Tercentennial Labyrinth

We had a very plentiful Sunday roast in the quaint little tea rooms opposite the Abbey ruins.  It was a lovely atmosphere and very good value for money.  I can certainly recommend it!

Time to go and burn off our lunch so I shall say ‘Cheers’ for now, until the next time……


I found myself being dumped in Guildford for the day by the Old Goat while he went off to work in Bagshot – Well! What to amuse myself with?

I had done a bit of research so knew there was a castle and cathedral but yet to discover what else there was .

First port of call was Tourist Information to get a map and information on the area.  Tourist Info is housed in a beautiful building, Guildford House, also housing a photographic exhibition.  It was lovely to wander round the rooms looking at the beautifully ornate ceilings and inspirational exhibits – what inspiration!  I could hardly believe my eyes when I came across an image of my local church which I got married to the Old Goat in, all these miles from home too!

Guildford House
Tourist Information and art gallery in Guildford High Street

I left Tourist Info armed with my map and followed the guided route suggested on the map.  The number of times I’ve driven past Guildford and never realised there was so much of interest to see.

First item on the route was the castle.  Sadly all the flower displays had been dug up ready for the winter plants, so instead of seeing a profusion of colour, all there was to see was dark brown earth.  Never mind, it didn’t detract from the beauty of the place.  I came across a war memorial and Alice through her looking glass.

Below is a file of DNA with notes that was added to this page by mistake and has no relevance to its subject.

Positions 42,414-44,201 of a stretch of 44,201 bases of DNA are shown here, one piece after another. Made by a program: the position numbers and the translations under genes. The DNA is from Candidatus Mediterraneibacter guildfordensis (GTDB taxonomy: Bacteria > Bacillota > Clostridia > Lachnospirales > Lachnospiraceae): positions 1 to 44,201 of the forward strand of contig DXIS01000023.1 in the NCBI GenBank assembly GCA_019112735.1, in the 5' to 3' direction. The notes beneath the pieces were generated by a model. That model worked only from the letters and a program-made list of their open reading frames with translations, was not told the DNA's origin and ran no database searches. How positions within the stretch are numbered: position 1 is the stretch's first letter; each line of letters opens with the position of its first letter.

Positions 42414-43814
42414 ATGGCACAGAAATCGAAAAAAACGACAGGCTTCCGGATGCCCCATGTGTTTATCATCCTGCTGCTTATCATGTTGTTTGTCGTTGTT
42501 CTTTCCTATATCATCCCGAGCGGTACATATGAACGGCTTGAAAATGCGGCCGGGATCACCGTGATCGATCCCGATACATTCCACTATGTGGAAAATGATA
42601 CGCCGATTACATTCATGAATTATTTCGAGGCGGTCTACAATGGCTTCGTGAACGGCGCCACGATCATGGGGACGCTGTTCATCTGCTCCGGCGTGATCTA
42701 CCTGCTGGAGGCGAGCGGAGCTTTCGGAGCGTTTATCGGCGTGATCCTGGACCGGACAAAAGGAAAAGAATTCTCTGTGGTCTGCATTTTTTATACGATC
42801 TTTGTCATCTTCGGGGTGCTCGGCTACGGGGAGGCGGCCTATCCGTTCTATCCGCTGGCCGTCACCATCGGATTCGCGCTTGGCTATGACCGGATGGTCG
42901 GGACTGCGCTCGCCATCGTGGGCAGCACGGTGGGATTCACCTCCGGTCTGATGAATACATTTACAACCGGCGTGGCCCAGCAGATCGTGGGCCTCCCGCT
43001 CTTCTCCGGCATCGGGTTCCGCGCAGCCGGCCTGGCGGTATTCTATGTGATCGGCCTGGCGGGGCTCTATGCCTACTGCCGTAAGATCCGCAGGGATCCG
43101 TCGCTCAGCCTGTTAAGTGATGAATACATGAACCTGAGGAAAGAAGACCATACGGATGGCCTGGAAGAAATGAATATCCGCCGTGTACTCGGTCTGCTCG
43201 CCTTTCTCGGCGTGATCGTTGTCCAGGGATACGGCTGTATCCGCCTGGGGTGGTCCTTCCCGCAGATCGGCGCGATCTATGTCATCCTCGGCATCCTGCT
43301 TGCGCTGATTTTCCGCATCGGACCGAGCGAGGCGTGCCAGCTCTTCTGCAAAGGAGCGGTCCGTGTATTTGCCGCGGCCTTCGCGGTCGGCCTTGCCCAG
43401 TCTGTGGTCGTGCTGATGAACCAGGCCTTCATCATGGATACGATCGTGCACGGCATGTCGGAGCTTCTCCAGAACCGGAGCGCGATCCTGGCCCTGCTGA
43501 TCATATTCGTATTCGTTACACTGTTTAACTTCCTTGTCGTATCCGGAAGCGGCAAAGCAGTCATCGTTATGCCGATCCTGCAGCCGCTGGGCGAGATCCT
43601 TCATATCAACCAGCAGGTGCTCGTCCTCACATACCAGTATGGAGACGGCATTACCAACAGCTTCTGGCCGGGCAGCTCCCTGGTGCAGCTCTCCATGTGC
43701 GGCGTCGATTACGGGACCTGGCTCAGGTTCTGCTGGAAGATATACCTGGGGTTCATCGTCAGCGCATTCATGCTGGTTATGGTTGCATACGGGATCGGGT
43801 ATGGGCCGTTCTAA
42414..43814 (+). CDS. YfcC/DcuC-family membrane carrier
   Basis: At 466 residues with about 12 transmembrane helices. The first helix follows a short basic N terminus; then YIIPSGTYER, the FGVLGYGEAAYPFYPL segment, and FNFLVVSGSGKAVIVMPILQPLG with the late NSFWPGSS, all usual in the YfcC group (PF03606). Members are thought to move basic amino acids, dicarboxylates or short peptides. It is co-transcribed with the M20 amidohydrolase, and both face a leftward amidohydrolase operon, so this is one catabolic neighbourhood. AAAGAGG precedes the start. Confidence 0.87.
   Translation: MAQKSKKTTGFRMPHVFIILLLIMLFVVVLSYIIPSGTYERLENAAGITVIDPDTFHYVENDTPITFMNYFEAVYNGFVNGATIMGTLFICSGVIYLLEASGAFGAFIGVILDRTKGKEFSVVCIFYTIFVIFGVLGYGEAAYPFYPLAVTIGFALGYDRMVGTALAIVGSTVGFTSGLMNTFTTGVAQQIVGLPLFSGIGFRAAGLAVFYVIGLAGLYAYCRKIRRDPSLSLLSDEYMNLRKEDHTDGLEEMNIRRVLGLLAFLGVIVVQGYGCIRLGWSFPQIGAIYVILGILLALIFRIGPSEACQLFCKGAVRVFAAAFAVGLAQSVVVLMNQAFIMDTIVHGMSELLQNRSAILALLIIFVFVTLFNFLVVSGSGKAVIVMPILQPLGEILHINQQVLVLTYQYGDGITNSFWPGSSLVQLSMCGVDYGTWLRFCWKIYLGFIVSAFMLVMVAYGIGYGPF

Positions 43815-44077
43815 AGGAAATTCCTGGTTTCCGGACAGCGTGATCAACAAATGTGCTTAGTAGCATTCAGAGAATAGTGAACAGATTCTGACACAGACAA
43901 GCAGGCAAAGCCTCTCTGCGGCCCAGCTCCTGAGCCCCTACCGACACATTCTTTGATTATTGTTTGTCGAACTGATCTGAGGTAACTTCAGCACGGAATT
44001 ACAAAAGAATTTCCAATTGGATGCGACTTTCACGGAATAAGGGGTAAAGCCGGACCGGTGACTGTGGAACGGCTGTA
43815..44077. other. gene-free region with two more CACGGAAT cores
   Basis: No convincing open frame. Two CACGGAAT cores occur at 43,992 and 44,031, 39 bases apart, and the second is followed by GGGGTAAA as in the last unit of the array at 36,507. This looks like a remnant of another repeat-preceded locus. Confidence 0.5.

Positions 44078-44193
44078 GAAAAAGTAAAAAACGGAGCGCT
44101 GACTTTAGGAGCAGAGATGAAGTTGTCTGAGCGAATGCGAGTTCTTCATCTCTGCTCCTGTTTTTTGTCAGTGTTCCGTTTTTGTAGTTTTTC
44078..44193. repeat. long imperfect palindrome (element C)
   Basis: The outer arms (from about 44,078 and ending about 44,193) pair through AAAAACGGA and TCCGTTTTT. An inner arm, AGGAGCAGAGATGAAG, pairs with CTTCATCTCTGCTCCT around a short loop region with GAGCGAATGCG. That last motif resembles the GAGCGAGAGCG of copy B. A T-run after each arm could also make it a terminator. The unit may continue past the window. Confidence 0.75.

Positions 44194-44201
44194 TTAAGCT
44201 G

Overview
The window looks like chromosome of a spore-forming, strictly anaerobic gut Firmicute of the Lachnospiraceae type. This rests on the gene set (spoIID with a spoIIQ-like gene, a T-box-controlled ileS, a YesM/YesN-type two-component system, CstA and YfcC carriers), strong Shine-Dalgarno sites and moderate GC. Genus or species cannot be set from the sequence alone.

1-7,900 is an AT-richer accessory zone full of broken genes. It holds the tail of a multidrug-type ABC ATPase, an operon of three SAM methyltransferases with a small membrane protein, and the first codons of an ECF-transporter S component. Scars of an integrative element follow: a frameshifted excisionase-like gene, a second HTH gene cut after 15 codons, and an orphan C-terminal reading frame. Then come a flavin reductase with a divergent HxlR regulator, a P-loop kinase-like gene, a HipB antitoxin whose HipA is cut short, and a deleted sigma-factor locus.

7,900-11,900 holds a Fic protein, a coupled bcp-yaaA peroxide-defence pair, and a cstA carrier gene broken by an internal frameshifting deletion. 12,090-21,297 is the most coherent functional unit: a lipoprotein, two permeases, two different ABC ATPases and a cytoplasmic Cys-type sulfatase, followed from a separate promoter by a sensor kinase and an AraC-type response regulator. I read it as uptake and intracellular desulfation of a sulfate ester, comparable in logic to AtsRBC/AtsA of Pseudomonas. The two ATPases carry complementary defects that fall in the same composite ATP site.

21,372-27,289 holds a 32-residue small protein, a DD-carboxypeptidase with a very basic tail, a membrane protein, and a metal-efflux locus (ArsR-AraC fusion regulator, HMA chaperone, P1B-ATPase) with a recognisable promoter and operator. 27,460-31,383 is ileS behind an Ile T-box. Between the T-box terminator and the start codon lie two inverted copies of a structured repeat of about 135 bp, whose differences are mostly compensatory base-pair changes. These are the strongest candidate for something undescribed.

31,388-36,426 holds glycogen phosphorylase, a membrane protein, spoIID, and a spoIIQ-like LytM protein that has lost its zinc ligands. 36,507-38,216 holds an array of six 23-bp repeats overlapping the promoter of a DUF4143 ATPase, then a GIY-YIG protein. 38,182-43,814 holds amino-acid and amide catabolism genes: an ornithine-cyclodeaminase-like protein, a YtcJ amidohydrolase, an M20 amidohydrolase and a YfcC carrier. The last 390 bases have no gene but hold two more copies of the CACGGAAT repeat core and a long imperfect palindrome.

Moving on, past a few other interesting buildings, I was guided to the town mill, which over the centuries had been used for milling corn and pumping the water supply to the town.

Town Mill
Guildford Water Mill

Lewis Carroll lived in Guildford and wrote much of Alice Through the Looking Glass here.   I came across another sculpture of Alice, this time with the rabbit just about to jump into its hole.

Alice and the rabbit

Following this was the Holy Trinity Church, Royal Grammar School and the Almshouses, which were very beautiful.

Alms Houses
Abbot’s alms houses in Guildford

I finished my visit to Guildford with a bit of retail therapy before catching the train to Bagshot to meet the Old Goat for our onward journey to Somerset – more on that later……

Heritage Days

One weekend in September lots of historic buildings around the country are open to the public free of charge; generally they are either not open to any old Tom, Dick or Harry, or there would normally be a charge.


I grabbed this opportunity (and my camera) with both hands and took advantage of a guided tour around All Saints Church in Maidstone.  I was hoping to be able to go up the tower for a wonderful birds eye view of Maidstone.  Alas, there was nobody in attendance to be able to take us up there, maybe next time.

Nativity Window

There were only two of us on the tour and it was very interesting.  We were shown around the outside, which included what is reputed to be the oldest wall in Maidstone.  Our guide Joy told us all about the old spire which was made from wood and sadly burnt down by a lightning strike in 1730, the heat was so intense that it melted the lead on the church roof.  We saw some of the most colourful stained glass windows I have ever seen, most of them Victorian and Joy showed us the hidden gems under the original pews.